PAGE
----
Saturday, July 23, 2011

Interview with Stefan about Kid Ministry

Lately, especially since seeing the Family Integrated Church movement's "Divided", I've been involved in an online discussion regarding the pros and cons of Youth and Children's ministry versus the more controversial elements of the FIC agenda. I would not use the word "debate", because I honestly don't have super-strong convictions on this issue one way or the other -- I've seen the ugliness in the extremes of both positions.

We all know about the Peanut Butter Gross-Out games at Youth Group (my church's Youth Group actually does a Bible study, but there's no denying Youth Ministry at large is largely...foolishness). Likewise, it's no secret VBS and children's ministry, with the possible exception of AWANA programs, is watered down and overly-entertainment driven. These facts notwithstanding, my husband and I do not fully embrace a mandatory FIC model - we prefer to use basic biblical wisdom and common sense (which tells us that we, as the parents, have the primary responsibility to teach our children about God and the Gospel).

Pilgrim at Defending Contending has a convincing and well-researched post about VBS and the marketing-tactics that go into them. Now, my four children have grown up on VBS. My youngest two, 8 and 5, still go and love VBS. My oldest (14) is a music assistant. Since my 8-year-old son was walking through the office while I happened to be reading Pilgrim's article, I decided to do a little un-scientific survey and get my son's feedback on what he gets out of it.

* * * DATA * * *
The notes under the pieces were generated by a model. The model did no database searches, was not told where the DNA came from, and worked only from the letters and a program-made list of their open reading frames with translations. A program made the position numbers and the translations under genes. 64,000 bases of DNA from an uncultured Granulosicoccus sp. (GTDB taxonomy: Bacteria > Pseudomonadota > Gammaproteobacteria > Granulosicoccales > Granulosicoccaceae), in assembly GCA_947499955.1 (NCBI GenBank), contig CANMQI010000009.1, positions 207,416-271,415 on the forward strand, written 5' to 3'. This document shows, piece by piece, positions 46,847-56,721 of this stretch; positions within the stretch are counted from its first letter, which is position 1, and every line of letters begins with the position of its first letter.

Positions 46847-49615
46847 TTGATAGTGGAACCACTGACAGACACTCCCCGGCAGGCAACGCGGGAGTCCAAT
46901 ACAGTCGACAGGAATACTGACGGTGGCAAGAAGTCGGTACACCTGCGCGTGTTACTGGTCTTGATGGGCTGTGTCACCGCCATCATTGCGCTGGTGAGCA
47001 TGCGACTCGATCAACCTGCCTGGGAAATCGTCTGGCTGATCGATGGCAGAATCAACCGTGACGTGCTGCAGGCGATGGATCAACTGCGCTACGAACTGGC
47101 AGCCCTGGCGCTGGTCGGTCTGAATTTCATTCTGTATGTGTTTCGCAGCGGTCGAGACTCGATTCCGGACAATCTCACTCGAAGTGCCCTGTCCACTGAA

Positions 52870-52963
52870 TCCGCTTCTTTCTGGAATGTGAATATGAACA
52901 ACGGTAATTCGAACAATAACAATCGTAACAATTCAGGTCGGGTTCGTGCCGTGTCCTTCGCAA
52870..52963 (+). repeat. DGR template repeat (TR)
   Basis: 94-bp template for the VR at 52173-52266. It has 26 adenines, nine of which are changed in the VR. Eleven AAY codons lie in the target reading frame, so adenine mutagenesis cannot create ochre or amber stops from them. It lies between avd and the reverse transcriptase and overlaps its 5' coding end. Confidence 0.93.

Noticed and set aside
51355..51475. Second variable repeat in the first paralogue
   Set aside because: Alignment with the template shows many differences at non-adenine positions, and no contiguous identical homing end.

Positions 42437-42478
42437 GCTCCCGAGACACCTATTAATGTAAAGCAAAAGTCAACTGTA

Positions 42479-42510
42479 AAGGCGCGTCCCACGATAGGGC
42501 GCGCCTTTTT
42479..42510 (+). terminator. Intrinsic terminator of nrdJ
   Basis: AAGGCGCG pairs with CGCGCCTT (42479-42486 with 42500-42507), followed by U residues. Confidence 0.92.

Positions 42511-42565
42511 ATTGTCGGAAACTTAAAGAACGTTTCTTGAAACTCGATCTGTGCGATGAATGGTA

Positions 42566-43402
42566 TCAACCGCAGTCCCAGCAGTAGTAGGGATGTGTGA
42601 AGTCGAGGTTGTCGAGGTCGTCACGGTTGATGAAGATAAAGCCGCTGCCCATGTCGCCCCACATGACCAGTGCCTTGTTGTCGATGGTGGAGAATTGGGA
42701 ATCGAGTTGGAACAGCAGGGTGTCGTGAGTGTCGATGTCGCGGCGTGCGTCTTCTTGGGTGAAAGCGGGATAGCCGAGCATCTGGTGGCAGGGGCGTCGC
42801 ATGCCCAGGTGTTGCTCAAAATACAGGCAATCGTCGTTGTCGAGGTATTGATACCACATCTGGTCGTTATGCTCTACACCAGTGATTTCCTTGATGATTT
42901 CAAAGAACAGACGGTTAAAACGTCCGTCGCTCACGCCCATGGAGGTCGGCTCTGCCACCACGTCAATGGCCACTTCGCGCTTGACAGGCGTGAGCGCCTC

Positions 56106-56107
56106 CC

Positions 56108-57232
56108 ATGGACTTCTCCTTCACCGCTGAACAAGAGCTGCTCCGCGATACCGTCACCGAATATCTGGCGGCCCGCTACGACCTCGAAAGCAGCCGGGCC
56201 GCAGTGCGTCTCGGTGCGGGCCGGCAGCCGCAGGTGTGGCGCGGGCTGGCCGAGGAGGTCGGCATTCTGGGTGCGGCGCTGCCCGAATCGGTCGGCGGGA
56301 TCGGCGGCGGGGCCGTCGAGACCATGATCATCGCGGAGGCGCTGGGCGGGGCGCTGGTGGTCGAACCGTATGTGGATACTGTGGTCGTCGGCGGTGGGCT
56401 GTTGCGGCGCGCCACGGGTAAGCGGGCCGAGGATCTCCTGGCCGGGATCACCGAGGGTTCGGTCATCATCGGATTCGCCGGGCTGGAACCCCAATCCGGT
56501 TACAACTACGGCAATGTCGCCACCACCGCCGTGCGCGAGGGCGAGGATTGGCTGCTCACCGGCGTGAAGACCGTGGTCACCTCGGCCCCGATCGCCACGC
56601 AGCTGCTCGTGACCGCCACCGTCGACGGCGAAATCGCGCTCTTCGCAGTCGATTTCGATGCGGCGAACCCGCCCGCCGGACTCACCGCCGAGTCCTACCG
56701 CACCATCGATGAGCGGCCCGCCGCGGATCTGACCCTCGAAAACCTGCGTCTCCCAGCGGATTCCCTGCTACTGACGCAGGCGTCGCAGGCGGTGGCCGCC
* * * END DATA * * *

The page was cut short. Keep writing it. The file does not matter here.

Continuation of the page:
Now, two caveats: Stefan is a bright kid. Not rocket-scientist, homeschooled-and-going-to-college-at-12, find-a-cure-for-cancer-at-15 smart, but a pretty sharp monkey all-around. He's grown up in a Christian home; been in Sunday school since he had teeth and knows all the stories. He's gifted at Scripture memorization and enjoys practicing it. He also genuinely loves God and feels a deep sorrow when he sins. Without getting into much detail, I do have reason to believe he's a child of God. I asked:

Me: "Hey Stefan, let me ask you some questions. Do you love God? I mean, really?"

Him: "Yes."

Me: "Do you enjoy learning about Him, and getting to know Him better?"

Him: (nods enthusiastically...he's been asking us for a "real" Bible since he could read).

Me: "Ok. Now, would you say you learn a lot of new things about God at VBS? What do you learn?"

Him: "Well....the only time we really learn anything is in the songs."

Me: "The songs? You mean like "In Christ the Cross"?

Him: "Yeah. The songs are about God. So you learn things about God from the songs. And the stories.....well, they tell us stories, but actually we already knew the stories from before; so I guess we didn't really learn anything new. But I liked the jumpy thing."

Me: "Okay, so you didn't really learn anything at VBS, but it was fun. What about Junior Church - do you learn a lot about God there?"

Him: "Oh, yes. We learn stories and good lessons from the stories!"

Me: "But didn't you already know the stories from before?"

Him: "Some of them, yeah; but not all of them. Like the one about Elijah and Elisha. I'd forgotten about that one."

Me: "Okay, so in what order would you say you learn the most about God: from Junior Church, VBS, from me and Daddy at home - like when Daddy teaches you guys on Sunday afternoon from the Bible - or Pastor Eric when he preaches?"

Him: "I would say from you and Daddy at home, the most. After that...maybe Junior Church; then Pastor Eric - but I don't understand everything he's talking about - and then last, VBS."